The 2012 Ontario budget was tabled yesterday by Dwight Duncan and it's an unsurprisingly harsh response to the deficit left in the wake of the financial crisis. This budget sets a nasty (and brutish) tone going forward for the province with threats of legislated wage freezes, changes to interest arbitration, a B.C. style approach to labour relations, changes to pension funding, attacks on the poor through cuts to social assistance, and the general cry of "fiscal austerity". Really this budget sets out to continue the work of Mike Harris right where he left off.
Make no mistake about it - this crisis wasn't created by public sector spending, rather private sector greed drove the financial markets to collapse and governments had to respond. The public is now paying the price through a reconsolidation of neoliberal public policy responses sold as "necessary" measures to overcome our fiscal problems. It's a bunch of baloney really and the same old divisive politics that have characterized Ontario's politics for the better part of my lifetime that have allowed our moral compass to spin wildly off kilter. This isn't leadership, rather it's the absence of it and as we're about to find out it's going to cost most of us dearly as the public services we rely upon are slashed.
This isn't an economic growth or a jobs budget, this is budget that may well push Ontario's economy back into recession and put ten of thousands citizens out of work and onto the welfare rolls. Don't believe me? Then I ask, where is the innovative programs to put the unemployed to work? Or the training initiatives to turn Ontario into a leader in the knowledge economy? Or the strength of character to confront an exceedingly unfair national monetary policy and petrodollar that's destroying the industrial and manufacturing heartland of Ontario? It's not there, it's lacking, and that needs to change fast if we hope to see any semblance of a sustained recovery.
The impact that this budget will have on youth will be particularly dire. For the majority of students tuition and debt are skyrocketing as the 30% rebate only covers a small fraction of students. In a bizarre move high school students are going to get the boot after 34 credits and by doing so this will deny many students the ability to upgrade their marks to gain entry into post-secondary institutions. There was also an utter lack of ameliorative interventions to boost job creation amid a stagnating labour market that's hitting young Ontarions in their 20s and 30s rather hard. If one drills into the Statscan numbers for the cohorts between 15 and 34 you'll find declining full-time employment, people dropping out of the labour force entirely, and a rise in precarious part-time jobs. I've said it before and I'll say it again - it's a very bad time to be young (and have dreams) in Ontario.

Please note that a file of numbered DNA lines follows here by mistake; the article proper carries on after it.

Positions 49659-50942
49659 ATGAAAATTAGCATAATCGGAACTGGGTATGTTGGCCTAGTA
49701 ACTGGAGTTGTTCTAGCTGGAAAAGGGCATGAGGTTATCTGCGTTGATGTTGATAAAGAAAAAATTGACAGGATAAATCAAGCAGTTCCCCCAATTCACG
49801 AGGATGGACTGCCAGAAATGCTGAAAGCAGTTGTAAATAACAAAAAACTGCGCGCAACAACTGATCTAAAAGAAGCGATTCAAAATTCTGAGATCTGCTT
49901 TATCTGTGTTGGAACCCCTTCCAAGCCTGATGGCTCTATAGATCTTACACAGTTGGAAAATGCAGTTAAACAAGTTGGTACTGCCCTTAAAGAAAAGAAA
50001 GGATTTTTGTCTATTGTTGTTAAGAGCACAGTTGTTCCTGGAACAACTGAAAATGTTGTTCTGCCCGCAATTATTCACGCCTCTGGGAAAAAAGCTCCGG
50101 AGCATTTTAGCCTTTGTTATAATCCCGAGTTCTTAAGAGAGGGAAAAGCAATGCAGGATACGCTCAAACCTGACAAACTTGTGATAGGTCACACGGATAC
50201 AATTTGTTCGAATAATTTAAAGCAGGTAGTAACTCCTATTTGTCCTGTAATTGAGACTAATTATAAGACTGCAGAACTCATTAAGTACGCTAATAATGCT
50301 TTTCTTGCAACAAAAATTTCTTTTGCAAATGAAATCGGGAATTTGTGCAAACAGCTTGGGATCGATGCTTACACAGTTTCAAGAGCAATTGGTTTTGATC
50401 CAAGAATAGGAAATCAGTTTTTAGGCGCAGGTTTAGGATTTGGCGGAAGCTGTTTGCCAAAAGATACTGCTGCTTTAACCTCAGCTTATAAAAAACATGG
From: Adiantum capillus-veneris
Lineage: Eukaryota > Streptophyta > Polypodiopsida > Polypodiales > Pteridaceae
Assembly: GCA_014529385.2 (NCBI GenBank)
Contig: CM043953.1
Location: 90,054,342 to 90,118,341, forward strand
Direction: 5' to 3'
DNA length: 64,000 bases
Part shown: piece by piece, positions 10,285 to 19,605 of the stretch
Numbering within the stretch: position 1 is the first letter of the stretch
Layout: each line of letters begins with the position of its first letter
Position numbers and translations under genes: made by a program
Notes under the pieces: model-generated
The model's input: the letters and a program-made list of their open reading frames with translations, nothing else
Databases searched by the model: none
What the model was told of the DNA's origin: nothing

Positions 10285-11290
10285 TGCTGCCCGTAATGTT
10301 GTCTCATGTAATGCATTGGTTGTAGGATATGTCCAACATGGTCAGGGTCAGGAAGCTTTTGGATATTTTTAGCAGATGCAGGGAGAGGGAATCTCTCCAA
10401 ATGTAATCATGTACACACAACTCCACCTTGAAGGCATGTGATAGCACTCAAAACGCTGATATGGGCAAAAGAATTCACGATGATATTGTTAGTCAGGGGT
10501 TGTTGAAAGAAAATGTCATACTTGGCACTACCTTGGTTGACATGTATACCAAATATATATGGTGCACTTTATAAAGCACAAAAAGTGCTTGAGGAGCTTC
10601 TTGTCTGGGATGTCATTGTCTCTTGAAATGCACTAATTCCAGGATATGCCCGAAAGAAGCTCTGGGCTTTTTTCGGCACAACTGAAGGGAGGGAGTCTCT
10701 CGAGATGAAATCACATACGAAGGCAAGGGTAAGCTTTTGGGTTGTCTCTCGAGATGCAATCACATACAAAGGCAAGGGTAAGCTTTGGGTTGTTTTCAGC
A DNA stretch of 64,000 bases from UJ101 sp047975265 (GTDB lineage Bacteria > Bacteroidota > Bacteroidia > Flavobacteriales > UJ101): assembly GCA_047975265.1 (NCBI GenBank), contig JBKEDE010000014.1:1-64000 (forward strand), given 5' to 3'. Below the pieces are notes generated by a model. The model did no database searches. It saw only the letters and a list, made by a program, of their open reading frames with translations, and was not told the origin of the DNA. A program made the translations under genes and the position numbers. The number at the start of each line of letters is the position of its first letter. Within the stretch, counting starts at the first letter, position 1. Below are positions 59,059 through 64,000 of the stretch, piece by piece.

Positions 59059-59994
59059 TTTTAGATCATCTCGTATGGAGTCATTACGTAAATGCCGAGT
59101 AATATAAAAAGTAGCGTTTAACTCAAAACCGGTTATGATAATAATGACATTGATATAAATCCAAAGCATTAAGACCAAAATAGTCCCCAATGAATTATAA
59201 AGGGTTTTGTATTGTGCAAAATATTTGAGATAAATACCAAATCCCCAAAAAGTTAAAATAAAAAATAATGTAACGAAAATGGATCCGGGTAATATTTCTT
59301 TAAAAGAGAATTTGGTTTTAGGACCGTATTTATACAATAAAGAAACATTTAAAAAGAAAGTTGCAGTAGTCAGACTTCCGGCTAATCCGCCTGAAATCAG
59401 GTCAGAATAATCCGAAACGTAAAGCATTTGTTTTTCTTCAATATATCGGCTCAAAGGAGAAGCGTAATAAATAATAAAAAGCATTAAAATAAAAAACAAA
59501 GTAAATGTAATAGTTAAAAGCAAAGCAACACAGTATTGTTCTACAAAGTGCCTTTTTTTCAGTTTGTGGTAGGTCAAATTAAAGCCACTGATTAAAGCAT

Below I've culled various commentaries (even the erroneous ones) on the 2012 Ontario budget - give them a read, get informed, and then make a decision about whether Ontario is headed in the right direction. See:
Well, that's my recap of the whole 2012 Ontario budget mess. There's not much of a silver lining so in closing I'll leave you with the heartfelt tale of how austerity impacts on one average Canadian. See Carla Lucchetta's video essay from The Agenda below: